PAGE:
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Dublin: 14°C Thursday 24 June 2021

Dublin's Base pizza has recruited an Italian robot to roll its dough

The company is spending close to €1 million overhauling its headquarters and stores.

Image: Base Wood Fired Pizza

DUBLIN’S BASE WOOD Fired Pizza plans to install a dough-rolling robot at its new headquarters to help the firm cope with demand at stretched kitchens.

The company, which has been in the pizza game in Dublin since 2008, moved from Terenure to its new premises in Kimmage around 18 months ago.

The 3,000 sq ft unit, which is being fitted out with a €250,000 investment, will house Base’s back-end functions as well as its revamped production and dry stock storage facility for imported ingredients like pizza flour.

Base Wood Fired Pizza founder Shane Crilly told Fora that the company had simply outgrown its old Terenure home.

The group has reported annual turnover of €5 million for 2016 – and is aiming to increase that figure to €6 million this year.

Crilly added that his company is also pumping €40,000 into kitting out its HQ with a new facility to house a state-of-the-art robot, which will roll all of Base’s pizza dough.

“It’s a major piece of kit and a big investment. You feed it dough we have mixed into this machine and it splits it up into the weights you want, and then rolls it exactly how we would roll it by hand.

“So now we’ll have a van come to Kimmage at 6.30am and deliver the pre-flattened dough balls.”

Capture1 Shane Crilly (right) Source: MARK.MAXWELL

Crilly said that the machine, which was developed in Italy, will cut out a very labour-intensive step of the pizza-making process for its stores, which are producing over 700 pizzas on busy nights.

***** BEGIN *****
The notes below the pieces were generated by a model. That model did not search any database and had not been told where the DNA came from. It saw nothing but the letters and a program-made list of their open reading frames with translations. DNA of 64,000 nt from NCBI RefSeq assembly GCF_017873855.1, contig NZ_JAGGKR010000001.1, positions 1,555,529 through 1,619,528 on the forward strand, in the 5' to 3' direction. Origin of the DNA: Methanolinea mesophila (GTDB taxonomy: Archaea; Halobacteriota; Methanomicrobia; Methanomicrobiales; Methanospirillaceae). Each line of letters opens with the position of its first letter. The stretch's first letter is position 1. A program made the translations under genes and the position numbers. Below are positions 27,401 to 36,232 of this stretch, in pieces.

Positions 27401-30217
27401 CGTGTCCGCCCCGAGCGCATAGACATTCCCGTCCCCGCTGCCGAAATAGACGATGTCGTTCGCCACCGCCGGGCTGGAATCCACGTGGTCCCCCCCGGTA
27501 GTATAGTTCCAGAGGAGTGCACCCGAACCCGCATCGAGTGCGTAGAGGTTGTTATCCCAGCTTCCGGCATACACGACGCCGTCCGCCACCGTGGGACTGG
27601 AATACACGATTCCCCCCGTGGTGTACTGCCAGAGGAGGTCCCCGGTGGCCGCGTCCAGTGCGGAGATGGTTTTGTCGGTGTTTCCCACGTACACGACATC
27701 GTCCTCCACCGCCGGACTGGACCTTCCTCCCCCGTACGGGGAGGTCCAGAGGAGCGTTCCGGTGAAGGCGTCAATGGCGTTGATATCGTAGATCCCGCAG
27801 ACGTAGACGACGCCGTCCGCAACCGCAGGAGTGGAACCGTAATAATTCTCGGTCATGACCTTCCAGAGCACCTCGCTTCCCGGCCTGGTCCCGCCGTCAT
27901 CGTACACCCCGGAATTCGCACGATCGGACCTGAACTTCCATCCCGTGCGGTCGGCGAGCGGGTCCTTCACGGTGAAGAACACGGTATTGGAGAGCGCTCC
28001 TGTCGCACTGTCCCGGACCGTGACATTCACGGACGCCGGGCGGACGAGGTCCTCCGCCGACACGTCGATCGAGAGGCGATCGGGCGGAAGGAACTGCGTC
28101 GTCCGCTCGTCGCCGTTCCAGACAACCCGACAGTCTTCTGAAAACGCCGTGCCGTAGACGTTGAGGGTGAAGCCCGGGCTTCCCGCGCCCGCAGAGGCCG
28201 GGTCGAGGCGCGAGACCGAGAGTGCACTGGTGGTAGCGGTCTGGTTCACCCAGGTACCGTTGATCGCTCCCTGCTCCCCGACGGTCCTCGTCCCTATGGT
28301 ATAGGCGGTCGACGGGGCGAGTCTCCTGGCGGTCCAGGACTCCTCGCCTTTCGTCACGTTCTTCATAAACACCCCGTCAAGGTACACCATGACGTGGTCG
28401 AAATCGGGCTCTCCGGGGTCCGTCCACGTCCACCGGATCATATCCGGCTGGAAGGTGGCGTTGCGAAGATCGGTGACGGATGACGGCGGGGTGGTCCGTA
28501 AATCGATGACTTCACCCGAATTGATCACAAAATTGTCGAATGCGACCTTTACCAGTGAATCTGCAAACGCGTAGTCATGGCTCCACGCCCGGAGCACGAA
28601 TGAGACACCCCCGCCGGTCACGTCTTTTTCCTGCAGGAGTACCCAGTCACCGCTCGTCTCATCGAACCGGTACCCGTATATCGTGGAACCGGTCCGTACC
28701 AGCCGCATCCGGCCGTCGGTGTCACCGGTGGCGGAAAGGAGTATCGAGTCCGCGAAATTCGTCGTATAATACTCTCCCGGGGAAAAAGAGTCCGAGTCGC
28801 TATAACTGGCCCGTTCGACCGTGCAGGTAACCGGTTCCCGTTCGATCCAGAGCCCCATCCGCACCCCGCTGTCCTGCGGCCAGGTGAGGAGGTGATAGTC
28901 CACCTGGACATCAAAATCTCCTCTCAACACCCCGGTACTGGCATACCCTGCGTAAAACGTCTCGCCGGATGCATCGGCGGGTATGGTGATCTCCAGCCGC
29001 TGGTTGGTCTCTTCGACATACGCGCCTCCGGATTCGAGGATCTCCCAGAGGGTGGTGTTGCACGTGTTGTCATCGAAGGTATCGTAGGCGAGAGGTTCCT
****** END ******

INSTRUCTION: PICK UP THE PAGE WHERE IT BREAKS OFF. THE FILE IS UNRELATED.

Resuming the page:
“The way it’s done now is all our dough is made at our HQ and then rolled by hand in the stores. But because of how busy we’re getting, we’re extending the dough room and we’re going to build on a cold room.

“In theory, it’s great to roll it by hand, but what we’ve found is that there is quite a bit of training that goes into actually teaching someone how to roll a ball of dough.

“We asked ourselves, ‘Are we taking a step out customers will notice?’ But to be honest with you, it will not impact the quality. It will lead to a more consistent dough ball.”


In addition to the big investment at its headquarters, the company has also laid out plans to expand its store network.

Base recently opened its fifth outlet in Glenageary, Dublin, and has a five-year expansion plan to launch in 10 new locations.

Crilly told Fora that the expansion plans will be focused on the greater Dublin area and that the company is in discussions for two new locations in the city’s south and an additional two on the north side.

Looking further ahead, there was also the possibility of moving into another Irish city such as Cork or Galway.

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BASEWFP-April-2015-34 Source: Leo Byrne

A €300,000 investment in the development of the new store in Glenageary will be followed by a further €300,000 project to refurbish the firm’s Ballsbridge and Terenure stores.

Crilly said, as part of this investment, new water filtration systems will be installed and larger ovens will also be put in place.

He said the work was needed because of an increase in demand, which meant the company is now at capacity in many stores at the weekends.

“It has been a big challenge for us. Our complaints have gone up because our delivery times are a lot higher in some stores. It’s not down to people, we just don’t have the space in the oven.

“We’re not a greedy business. We are just up-front and say the kitchen is under pressure at the moment. There’s no point in us having two-hour delivery times and say, ‘Sure we’ll just take the order and who cares when it’s delivered’. That’s not how we work.”

Written by Killian Woods and posted on Fora.ie

About the author:

Fora Staff

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